Exploring new trends in electron cooling

29 January 1999

The invention and development of electron cooling by Gersh Budker’s team in Novosibirsk in the late 1960s and early 1970s set physics on a new route to discovery. Electron cooling has become crucial for controlling disorganized particle beams, and new electron cooling techniques could extend its range of applicability.


A Medium Energy Electron Cooling workshop (MEEC98) organized recently by the Joint Institute for Nuclear Research (JINR), Dubna, brought together specialists from all over the world, including many of the Novosibirsk cooling pioneers. From Gersh Budker’s initial idea, electron cooling has undergone more than 30 years development. 10 cooler rings are in operation and electron cooling has become a routine tool.

Simon van der Meer’s stochastic cooling scheme has been the technique of choice for controlling proton and antiproton beams of energy higher than about 0.5 GeV (even though its cooling time increases with the intensity). Higher intensities have meant that electron cooling (less dependent on the particle intensity) has had to rise to a new challenge.

In the standard scheme, an electrostatically accelerated (maximum energy 300 keV), magnetically confined electron beam at low temperature is merged with an ion beam in a straight section of the storage ring. The progress concerns mainly an increase of the magnetic field quality and the generation of an intense electron beam at extremely low temperature ­ beam expansion by a factor of up to 8 (at SIS, GSI Darmstadt), 20 (ASTRID, Aarhus), 25 (TSR, Heidelberg), 100 (Cryring, Stockholm and TARN II, Tokyo).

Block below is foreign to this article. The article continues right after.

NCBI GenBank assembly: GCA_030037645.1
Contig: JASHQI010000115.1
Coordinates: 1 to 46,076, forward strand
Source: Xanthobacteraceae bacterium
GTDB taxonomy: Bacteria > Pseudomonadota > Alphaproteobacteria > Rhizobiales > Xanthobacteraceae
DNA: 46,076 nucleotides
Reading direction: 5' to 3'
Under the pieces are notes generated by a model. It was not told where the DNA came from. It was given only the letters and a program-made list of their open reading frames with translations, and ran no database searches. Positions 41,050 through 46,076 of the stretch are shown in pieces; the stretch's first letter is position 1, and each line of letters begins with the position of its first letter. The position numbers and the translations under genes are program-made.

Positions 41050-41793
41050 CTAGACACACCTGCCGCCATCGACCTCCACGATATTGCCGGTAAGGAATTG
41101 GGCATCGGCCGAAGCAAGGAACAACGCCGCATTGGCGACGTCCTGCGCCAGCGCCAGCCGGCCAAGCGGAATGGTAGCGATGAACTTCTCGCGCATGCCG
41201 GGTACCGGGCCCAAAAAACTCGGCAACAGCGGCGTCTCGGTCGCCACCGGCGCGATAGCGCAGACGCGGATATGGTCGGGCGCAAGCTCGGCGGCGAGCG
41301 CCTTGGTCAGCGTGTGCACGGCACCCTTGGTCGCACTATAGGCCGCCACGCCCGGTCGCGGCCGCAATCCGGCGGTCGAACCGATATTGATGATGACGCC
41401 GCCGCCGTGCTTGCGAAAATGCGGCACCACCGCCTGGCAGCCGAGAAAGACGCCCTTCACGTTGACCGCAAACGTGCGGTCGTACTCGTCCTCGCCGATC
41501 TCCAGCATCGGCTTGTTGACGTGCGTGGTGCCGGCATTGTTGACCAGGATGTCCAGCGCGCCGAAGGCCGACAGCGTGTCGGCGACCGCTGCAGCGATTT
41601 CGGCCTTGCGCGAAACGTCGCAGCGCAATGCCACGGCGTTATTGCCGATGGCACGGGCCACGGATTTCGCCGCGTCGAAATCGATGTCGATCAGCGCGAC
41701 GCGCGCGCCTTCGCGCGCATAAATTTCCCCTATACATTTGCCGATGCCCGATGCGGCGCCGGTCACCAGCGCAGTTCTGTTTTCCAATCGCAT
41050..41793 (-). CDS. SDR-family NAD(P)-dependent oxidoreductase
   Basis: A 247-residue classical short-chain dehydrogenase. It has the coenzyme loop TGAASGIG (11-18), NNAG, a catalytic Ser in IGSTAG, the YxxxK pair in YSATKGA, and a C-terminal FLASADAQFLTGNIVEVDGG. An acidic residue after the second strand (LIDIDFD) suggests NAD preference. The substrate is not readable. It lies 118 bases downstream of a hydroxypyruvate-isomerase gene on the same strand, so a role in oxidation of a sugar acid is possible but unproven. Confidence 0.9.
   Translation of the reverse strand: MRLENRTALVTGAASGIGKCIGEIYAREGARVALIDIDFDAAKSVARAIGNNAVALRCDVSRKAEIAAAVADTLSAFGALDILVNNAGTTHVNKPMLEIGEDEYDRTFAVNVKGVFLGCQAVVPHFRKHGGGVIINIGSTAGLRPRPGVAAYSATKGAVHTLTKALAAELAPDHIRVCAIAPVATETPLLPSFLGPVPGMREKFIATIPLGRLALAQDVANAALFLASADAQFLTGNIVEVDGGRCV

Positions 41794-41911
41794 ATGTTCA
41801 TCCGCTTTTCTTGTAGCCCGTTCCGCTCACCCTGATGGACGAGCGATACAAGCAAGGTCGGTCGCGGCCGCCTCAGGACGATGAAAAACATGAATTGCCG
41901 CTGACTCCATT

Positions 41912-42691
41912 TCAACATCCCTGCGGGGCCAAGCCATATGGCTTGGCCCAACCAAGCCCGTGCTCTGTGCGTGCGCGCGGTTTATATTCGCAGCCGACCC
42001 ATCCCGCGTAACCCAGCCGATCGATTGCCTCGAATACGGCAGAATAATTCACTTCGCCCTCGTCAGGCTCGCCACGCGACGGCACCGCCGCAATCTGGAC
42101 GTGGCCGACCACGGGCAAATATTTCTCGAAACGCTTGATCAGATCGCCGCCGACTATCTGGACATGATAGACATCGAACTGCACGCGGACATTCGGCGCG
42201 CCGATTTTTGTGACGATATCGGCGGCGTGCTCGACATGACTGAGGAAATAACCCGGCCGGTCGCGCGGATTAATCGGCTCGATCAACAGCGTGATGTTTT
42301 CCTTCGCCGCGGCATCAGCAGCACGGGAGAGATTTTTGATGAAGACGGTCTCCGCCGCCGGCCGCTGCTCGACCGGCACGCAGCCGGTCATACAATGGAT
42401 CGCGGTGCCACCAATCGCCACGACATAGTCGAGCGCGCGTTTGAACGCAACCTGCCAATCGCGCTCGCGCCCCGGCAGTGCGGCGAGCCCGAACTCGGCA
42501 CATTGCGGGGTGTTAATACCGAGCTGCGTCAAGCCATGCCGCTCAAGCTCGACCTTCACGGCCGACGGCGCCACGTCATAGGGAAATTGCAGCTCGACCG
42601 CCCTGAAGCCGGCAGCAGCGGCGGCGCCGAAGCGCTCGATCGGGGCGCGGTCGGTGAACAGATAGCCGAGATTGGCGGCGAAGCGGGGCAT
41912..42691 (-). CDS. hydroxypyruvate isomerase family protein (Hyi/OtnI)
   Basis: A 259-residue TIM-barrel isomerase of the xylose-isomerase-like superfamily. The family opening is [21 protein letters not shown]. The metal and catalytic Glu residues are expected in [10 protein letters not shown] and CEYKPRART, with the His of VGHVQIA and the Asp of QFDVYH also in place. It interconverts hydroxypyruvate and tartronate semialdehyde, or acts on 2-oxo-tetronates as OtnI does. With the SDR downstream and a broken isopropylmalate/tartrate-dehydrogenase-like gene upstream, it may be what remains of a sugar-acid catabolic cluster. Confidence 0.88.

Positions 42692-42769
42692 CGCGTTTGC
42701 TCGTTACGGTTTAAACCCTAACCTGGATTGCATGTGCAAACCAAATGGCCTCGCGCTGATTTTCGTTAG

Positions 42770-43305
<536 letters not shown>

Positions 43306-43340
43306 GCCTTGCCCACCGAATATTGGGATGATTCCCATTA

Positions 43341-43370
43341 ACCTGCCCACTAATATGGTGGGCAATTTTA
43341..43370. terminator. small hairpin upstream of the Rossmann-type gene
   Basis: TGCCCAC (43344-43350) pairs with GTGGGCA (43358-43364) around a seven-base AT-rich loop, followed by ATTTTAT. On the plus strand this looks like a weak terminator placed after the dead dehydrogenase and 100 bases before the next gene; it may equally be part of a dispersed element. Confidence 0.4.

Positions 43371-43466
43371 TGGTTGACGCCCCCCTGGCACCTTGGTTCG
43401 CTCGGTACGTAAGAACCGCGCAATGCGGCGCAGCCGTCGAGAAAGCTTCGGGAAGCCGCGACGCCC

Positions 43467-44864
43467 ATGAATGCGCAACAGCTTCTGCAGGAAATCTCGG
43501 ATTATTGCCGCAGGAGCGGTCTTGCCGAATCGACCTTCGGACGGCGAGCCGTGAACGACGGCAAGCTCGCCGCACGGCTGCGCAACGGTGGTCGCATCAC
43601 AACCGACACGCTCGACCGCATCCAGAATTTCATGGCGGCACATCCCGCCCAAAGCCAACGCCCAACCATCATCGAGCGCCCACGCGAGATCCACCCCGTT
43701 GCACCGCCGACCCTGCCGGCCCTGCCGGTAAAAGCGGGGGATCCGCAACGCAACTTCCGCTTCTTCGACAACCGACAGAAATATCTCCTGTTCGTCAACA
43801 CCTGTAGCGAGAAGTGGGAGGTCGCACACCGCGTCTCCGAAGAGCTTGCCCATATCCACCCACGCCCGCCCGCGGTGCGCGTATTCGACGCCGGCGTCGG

The first proposal to use electron cooling with MeV-range electrons came from Novosibirsk (Kuksanov, Meshkov, Salimov et al., 1986) where a prototype at 1 MeV electron energy was constructed. A 1 amp DC electron beam was obtained in an energy recuperation scheme.

MEEC’s first

The first MEEC project, based on a proposal by T Ellison at Bloomington, Indiana, aimed to increase the luminosity in the ill-fated US Superconducting Supercollider by electron cooling 12 GeV protons in the Medium Energy Booster for that project. Presently the electron cooling of GeV ions is an integral part of a number of modern projects.

At Fermilab, the Tevatron luminosity upgrade programme includes the electron cooling of 9 GeV antiprotons in the Recycler ring to compensate for beam heating during stacking. Electron cooling of 10­20 GeV protons in the PETRA storage ring at DESY aims to halve the emittance and boost luminosity in the downstream HERA collider. Electron cooling is also planned to boost luminosity in electron­ion and ion­ion collisions at ion energies up to 1.5 GeV/nucleon for light ions and 3.5 GeV for protons in the MUSES project of the Japanese RIKEN radioactive ion beam factory (construction of the first stage of which began in 1998).

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